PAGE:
Arlington bus driver Milkesha Howard will be just fine if the rest of the school year passes without anything exciting happening on her shift. The drama of a recent November afternoon was enough, she said.
Howard, who has been driving for the district about two years, had just picked up children from Workman Junior High in south Arlington when the riders started yelling that someone was choking. She looked into her review mirror and saw a boy with his hands to his throat, struggling to breath, she said.
She stopped the bus on the street, called for security over the radio and headed down the aisle. Howard, a mother of two, has never had any training in doing the Heimlich maneuver, but she’s seen it on television plenty of times. So, she put her hands under his diaphragm and tried to clear his throat – which apparently had a piece of candy lodged in it.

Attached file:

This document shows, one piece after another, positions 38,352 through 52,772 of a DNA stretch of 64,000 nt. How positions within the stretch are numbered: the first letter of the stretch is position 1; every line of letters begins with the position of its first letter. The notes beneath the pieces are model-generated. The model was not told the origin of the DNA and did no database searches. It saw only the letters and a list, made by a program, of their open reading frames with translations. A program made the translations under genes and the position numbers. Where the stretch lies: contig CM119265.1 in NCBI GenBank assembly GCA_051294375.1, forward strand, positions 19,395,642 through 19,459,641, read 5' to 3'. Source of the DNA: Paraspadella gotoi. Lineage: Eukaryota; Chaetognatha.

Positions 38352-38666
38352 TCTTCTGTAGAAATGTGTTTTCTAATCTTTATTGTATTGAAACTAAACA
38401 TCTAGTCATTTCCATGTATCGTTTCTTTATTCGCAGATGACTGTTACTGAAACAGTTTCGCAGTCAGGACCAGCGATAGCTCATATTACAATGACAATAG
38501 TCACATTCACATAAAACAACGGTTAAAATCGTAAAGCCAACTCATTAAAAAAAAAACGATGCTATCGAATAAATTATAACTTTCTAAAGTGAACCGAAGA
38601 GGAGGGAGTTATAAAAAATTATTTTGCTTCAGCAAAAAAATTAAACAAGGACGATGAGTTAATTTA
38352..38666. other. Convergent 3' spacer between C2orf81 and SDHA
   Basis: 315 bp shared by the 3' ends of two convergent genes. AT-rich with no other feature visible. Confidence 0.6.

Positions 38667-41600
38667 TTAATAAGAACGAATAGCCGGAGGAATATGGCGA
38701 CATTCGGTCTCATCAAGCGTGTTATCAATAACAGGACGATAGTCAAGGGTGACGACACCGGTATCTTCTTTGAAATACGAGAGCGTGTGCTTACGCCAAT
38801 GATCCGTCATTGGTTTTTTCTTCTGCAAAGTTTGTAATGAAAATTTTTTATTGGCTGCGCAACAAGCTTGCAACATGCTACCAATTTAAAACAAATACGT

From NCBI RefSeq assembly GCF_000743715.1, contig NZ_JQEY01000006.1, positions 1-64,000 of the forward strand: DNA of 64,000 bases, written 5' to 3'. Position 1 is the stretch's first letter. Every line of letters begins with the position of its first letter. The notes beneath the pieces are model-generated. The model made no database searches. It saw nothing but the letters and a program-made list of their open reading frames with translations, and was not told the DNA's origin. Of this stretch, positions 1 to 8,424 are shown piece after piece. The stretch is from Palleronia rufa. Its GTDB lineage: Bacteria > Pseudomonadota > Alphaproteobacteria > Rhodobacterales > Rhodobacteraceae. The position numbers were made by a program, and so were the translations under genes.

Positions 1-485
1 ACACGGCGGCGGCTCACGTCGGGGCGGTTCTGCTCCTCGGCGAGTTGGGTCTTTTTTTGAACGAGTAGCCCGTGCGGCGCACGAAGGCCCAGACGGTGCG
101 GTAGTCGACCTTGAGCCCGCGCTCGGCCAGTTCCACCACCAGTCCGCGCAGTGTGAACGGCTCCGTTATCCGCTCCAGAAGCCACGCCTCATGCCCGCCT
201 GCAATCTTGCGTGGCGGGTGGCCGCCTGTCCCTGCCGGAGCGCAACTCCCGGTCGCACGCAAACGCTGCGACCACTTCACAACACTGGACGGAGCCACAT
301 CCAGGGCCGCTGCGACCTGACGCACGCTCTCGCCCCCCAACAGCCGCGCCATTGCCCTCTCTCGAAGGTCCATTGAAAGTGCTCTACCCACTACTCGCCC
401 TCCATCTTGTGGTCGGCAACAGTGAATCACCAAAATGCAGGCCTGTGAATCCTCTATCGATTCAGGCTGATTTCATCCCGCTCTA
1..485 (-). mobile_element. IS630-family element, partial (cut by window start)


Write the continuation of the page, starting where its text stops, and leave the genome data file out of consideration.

“I did a couple of squeezes and I said, ‘Can you breathe?” she said. “He said, ‘no.’ So, I just kept doing it until he could.”
Then, she finished her route.
The boy was scared, but okay, she said. She wrote an incident report later and it caught the attention of her supervisor. School administrators planned to honor her at Thursday’s school board meeting.
Howard said she was just doing what had to be done. “That’s just part of my job,” Howard said. “I was like, ‘Oh no, not on my watch. You’re not going to pass out or anything on my bus.”